Intriguing Biomarker Results in Study of Avelumab in Merkel Cell Carcinoma

April 18, 2017
Lisa Miller

Targeted Therapies in Oncology, April 2017, Volume 6, Issue 4

Responses to treatment with avelumab monotherapy can increase in certain subtypes of patients with metastatic Merkel cell carcinoma, per an analysis of the phase II JAVELIN Merkel 200 trial that was presented during the ASCO-SITC Clinical Immuno-Oncology Symposium.

Howard L. Kaufman, MD, FACS

Responses to treatment with avelumab (Bavencio) monotherapy can increase in certain subtypes of patients with metastatic Merkel cell carcinoma (mMCC), per an analysis of the phase II JAVELIN Merkel 200 trial that was presented during the ASCO-SITC Clinical Immuno-Oncology Symposium.1Although a predictive biomarker of response to avelumab therapy could not be determined in the analysis, several factors contributing to increased progression-free survival (PFS) rates were defined.

Patients with a lower disease burden showed a median PFS of 7.1 months and the median PFS had not yet been reached in patients with positive PD-L1 expression on their tumor. Both groups exceeded the median PFS of 2.7 months in the overall population.

“In this analysis, we could not definitively define a predictive biomarker to identify patients, although we did see a trend toward better response in patients who did have PD-L1 expression on their tumor,” said lead investigator Howard L. Kaufman, MD, FACS.

Patients with mMCC who had progressed following ≥1 prior line of chemotherapy in the metastatic setting were treated with 10 mg/kg of avelumab every 2 weeks in the phase II JAVELIN Merkel 200 study. The results of the multicenter, single-group, open-label trial were presented at the 2016 ASCO Annual Meeting2and published in theLancet Oncology,and led to breakthrough therapy, fast track, accelerated approval, and orphan drug designations from the FDA for avelumab. The agent received approval on March 23, for the treatment of adult and pediatric patients (≥12 years) with metastatic MCC, including those who have not received prior chemotherapy.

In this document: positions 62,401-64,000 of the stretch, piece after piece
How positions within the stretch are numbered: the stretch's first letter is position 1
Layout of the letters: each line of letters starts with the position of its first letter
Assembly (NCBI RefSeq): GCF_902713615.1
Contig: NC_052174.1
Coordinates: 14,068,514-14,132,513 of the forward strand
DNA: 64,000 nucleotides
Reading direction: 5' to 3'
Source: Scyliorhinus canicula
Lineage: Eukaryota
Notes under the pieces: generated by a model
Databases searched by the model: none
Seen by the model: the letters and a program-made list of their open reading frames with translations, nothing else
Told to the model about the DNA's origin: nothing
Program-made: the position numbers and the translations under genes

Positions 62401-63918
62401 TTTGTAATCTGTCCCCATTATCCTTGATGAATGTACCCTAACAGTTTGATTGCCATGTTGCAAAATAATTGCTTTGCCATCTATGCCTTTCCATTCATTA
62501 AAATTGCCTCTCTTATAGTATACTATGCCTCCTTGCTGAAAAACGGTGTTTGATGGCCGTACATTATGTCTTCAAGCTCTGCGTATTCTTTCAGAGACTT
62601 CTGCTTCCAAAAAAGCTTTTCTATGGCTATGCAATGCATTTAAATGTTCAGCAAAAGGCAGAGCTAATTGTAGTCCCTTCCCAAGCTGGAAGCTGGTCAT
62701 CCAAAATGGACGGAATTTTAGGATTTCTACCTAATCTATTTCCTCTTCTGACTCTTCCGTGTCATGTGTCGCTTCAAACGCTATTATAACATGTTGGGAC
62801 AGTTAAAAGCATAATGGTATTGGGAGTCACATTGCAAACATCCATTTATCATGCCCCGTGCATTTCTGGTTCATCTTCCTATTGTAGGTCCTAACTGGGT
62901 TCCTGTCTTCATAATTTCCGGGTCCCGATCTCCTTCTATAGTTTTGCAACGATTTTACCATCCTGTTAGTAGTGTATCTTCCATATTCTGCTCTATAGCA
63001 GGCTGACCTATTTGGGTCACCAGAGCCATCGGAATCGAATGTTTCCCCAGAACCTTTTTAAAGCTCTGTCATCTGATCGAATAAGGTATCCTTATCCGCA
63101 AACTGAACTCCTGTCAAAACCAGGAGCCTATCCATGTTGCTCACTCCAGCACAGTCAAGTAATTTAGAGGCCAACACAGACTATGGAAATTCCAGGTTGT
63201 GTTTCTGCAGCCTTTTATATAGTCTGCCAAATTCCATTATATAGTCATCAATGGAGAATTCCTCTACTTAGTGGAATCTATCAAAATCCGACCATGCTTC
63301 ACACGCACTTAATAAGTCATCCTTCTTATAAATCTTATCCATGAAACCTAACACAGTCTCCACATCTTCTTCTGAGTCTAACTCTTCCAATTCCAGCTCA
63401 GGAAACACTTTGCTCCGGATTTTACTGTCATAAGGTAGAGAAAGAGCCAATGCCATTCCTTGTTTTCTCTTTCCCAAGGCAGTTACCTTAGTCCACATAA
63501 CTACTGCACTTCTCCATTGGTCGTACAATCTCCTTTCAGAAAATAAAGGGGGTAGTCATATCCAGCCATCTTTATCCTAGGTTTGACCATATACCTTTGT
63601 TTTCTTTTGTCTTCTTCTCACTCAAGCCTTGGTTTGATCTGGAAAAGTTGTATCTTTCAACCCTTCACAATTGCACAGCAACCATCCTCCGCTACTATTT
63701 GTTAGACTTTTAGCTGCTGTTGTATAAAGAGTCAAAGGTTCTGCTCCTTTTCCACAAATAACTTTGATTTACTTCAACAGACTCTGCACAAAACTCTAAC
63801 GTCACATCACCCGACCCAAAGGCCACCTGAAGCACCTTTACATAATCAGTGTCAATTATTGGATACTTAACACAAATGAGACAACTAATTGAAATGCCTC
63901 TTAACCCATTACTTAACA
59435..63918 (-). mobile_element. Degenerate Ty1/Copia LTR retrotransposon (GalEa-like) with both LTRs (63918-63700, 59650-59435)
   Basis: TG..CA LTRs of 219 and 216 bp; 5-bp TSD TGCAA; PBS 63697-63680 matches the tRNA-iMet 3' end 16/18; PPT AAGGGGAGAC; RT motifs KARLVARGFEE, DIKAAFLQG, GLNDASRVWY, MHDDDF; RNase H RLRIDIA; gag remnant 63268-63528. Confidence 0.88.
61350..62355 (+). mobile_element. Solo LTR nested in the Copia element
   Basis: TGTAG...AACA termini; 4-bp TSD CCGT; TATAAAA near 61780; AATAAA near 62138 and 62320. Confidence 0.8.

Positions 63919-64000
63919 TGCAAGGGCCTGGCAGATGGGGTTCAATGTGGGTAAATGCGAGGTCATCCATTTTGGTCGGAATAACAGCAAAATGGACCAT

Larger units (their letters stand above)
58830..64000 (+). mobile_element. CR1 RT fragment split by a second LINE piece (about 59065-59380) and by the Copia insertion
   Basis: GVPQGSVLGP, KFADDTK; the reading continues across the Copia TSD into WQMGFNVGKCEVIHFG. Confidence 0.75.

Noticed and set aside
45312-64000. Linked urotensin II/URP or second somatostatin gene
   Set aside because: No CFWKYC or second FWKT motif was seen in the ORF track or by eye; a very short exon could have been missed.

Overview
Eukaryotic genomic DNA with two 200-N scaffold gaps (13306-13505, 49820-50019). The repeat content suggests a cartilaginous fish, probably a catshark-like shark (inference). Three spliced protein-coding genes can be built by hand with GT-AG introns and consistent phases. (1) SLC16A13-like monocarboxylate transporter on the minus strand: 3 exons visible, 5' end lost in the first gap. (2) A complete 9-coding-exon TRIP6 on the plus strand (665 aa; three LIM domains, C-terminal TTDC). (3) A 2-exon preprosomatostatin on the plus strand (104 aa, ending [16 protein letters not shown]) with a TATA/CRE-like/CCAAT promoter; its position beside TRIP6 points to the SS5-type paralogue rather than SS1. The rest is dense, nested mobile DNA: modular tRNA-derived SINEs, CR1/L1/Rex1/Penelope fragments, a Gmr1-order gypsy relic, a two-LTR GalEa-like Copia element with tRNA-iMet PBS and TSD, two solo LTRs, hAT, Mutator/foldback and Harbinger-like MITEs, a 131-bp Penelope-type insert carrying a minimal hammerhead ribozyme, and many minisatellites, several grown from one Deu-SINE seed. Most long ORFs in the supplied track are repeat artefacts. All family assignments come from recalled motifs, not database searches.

In the trial, 88 patients were treated. Their median age was 72.5 years (range, 33-88), most (73.9%) were male, and 55.7% had an ECOG performance status (PS) of 0, with the remainder having a PS of 1. Enrolled patients were required to have received 1 prior therapy; 26 patients (29.5%) had received 2 prior therapies and 10 (11.4%) had received ≥3 therapies.

Patients were enrolled regardless of their PD-L1 status, but 19 (21.6%) were measured as having PD-L1 expression of ≥5% in the tumor cells by immunohistochemistry. Fifty-five patients (62.5%) were negative for PD-L1 expression and 14 (15.9%) were not evaluable. Enrollment was not dependent on polyomavirus (MCPyV) status, but 46 patients (52.3%) had the virus.

In the overall population, the objective response rate (ORR) was 31.8% (95% CI, 22.3-42.6) with complete responses in 9.1% and partial responses in 22.7%. The median duration of response was not reached, and the 6-month PFS rate was 40%.